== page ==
The location Dare 2 Bare was chosen – a local hotel, the Duke of Cornwall – and the set date – Friday, September 21, 2018. Tickets were sold out within fourteen days. Lottery prizes piled up and donated auction prizes include a sailing day and a flight in a small aircraft. As the day approached, the women realized that something special was happening.
We have gone through the works … we are determined to live life to the full!
A memorable moment was in their local Marks & Spencer. "They had generously agreed to offer us free underwear for the dance, so we all went on an evening to measure," says Fiona. "About 15 female employees gave us a little soirée, a manicure, cakes and a glass of fizz. When we sorted the bras and shorts, we wanted to show them our dance – they were our first audience. "There in the empty store, the music started with" I am every woman. " "We were so excited, then it changed to" This Is Me "from The Greatest Showman," says Fiona. "We beat our fans back for the big revelation and the women of Marks & Spencer were all crying. We also sobbed, & Fiona says, now crying for the memory. "I think it was kindness."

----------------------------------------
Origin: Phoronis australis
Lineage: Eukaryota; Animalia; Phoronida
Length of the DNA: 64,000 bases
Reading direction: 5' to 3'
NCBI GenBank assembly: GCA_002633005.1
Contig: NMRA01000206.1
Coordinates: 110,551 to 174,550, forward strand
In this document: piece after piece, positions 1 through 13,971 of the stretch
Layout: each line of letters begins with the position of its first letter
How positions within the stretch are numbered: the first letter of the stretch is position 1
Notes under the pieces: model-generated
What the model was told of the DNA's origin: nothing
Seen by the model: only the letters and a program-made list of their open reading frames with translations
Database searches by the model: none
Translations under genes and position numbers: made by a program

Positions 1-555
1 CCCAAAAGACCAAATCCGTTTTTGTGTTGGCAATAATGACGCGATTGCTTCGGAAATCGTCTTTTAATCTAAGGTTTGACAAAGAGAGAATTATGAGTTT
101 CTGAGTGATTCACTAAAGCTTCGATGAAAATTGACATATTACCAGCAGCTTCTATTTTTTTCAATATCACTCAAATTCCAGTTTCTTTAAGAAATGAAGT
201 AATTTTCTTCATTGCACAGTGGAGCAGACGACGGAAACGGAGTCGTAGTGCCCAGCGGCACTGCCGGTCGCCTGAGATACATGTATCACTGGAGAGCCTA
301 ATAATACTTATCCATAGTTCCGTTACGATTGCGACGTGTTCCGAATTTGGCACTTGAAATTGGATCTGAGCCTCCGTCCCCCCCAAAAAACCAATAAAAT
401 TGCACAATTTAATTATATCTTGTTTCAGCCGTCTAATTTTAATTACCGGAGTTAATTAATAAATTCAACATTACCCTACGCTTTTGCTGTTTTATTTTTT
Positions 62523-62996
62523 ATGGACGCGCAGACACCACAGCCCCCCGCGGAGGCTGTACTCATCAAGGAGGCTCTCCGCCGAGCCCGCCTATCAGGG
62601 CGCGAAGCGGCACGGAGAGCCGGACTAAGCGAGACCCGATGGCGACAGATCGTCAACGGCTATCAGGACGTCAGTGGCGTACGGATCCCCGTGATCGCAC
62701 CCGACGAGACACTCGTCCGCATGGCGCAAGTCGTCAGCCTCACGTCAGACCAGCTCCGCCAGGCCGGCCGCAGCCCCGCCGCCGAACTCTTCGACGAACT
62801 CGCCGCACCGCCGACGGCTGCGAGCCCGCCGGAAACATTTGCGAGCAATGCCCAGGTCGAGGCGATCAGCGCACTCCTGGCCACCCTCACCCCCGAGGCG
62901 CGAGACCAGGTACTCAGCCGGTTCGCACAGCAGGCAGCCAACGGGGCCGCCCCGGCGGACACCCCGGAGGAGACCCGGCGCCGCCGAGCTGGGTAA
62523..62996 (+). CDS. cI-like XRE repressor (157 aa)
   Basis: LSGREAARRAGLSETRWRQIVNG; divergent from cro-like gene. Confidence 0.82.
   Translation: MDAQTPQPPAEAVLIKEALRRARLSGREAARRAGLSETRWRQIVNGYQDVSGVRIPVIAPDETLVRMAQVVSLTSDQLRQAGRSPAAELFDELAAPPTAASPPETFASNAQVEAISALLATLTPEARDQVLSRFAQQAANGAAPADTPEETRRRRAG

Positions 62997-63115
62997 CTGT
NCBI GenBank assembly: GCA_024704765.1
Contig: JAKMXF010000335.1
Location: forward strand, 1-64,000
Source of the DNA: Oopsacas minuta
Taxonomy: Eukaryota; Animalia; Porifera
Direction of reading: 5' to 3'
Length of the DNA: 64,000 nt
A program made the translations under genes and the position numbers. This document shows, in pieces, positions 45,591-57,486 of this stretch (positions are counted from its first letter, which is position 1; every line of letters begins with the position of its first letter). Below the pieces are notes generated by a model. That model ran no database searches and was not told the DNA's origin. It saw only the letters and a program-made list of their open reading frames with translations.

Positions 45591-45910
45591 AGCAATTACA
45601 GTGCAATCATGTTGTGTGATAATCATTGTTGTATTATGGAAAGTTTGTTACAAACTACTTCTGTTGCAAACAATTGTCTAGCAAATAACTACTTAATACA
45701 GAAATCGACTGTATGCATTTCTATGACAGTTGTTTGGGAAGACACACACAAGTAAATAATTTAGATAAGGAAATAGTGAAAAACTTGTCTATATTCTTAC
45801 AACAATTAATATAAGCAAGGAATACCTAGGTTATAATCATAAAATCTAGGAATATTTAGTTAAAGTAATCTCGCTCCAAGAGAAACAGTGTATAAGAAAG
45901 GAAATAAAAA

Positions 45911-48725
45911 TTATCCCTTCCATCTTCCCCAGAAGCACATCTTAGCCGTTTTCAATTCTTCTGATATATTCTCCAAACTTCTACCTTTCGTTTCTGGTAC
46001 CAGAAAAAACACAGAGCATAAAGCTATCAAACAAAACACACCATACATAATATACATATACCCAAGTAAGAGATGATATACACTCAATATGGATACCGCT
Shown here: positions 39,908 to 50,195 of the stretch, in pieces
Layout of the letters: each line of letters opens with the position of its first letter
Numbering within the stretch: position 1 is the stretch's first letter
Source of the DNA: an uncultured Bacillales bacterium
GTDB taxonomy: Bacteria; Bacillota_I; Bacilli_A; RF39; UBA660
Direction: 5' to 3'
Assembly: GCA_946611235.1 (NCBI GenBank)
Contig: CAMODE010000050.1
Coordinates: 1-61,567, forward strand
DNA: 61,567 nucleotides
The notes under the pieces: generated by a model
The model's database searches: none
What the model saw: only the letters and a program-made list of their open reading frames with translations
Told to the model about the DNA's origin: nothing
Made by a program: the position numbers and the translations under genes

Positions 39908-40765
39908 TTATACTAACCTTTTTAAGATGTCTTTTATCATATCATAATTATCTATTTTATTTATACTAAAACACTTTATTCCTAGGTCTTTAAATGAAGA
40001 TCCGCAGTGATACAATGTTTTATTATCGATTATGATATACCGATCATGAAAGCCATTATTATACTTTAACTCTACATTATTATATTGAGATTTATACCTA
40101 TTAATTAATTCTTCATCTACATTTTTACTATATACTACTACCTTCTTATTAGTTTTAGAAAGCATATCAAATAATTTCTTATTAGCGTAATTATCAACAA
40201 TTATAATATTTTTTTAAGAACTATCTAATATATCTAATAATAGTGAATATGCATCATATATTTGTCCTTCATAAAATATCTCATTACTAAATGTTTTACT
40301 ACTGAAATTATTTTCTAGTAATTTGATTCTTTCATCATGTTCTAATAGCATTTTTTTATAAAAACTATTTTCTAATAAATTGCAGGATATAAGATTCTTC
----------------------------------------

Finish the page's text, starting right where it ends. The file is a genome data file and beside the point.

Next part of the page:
The night itself was just as emotional. The ballroom, decorated with primroses, was packed. After the auction, the public was shown a short film in which each woman was introduced. "By the time we got up, everyone got up, cheering," says Marie Bryan, a business manager and mother of three grown children. "We danced and at the end everyone was in pieces; the whole audience cried. I still can't believe we did it! "
WHY WE WANTED
The nine friends share their stories
Kathryn Short 43, part-time babysitter
"These are women I have never met in any other way and it was great."
Cathy Loft 69, retired health teacher
"When you've experienced this, it's kind of like a birth – you've shown everything you have and you don't care!"
Sally Thompson 52, carries out a repair company
"We have created this huge bond by spending time together and understanding each other. It is a sisterhood. We still have our bad days, but we have had so many great times that we will never forget. & # 39;
Fiona Osmaston 54, teacher and senior leader
"For cancer, if you had told me that I would strip on stage one year and do the cancan the following year, I would have thought you were crazy. We have all endured the work and we are determined to live life to the full! "